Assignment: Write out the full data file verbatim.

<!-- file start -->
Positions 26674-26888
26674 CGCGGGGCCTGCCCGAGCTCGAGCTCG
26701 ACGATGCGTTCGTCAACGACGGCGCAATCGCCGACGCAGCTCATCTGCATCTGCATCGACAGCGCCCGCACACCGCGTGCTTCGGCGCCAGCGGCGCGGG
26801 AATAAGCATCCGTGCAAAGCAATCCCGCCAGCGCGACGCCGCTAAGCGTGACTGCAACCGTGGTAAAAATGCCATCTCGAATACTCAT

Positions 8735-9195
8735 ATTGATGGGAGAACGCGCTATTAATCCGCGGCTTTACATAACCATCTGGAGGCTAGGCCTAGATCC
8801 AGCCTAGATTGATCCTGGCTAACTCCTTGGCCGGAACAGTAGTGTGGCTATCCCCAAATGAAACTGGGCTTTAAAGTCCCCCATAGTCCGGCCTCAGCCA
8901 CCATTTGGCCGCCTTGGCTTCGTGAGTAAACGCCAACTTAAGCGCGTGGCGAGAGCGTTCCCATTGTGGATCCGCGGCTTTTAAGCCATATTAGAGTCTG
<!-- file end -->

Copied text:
Positions 26674-26888
26674 CGCGGGGCCTGCCCGAGCTCGAGCTCG
26701 ACGATGCGTTCGTCAACGACGGCGCAATCGCCGACGCAGCTCATCTGCATCTGCATCGACAGCGCCCGCACACCGCGTGCTTCGGCGCCAGCGGCGCGGG
26801 AATAAGCATCCGTGCAAAGCAATCCCGCCAGCGCGACGCCGCTAAGCGTGACTGCAACCGTGGTAAAAATGCCATCTCGAATACTCAT

Positions 8735-9195
8735 ATTGATGGGAGAACGCGCTATTAATCCGCGGCTTTACATAACCATCTGGAGGCTAGGCCTAGATCC
8801 AGCCTAGATTGATCCTGGCTAACTCCTTGGCCGGAACAGTAGTGTGGCTATCCCCAAATGAAACTGGGCTTTAAAGTCCCCCATAGTCCGGCCTCAGCCA
8901 CCATTTGGCCGCCTTGGCTTCGTGAGTAAACGCCAACTTAAGCGCGTGGCGAGAGCGTTCCCATTGTGGATCCGCGGCTTTTAAGCCATATTAGAGTCTG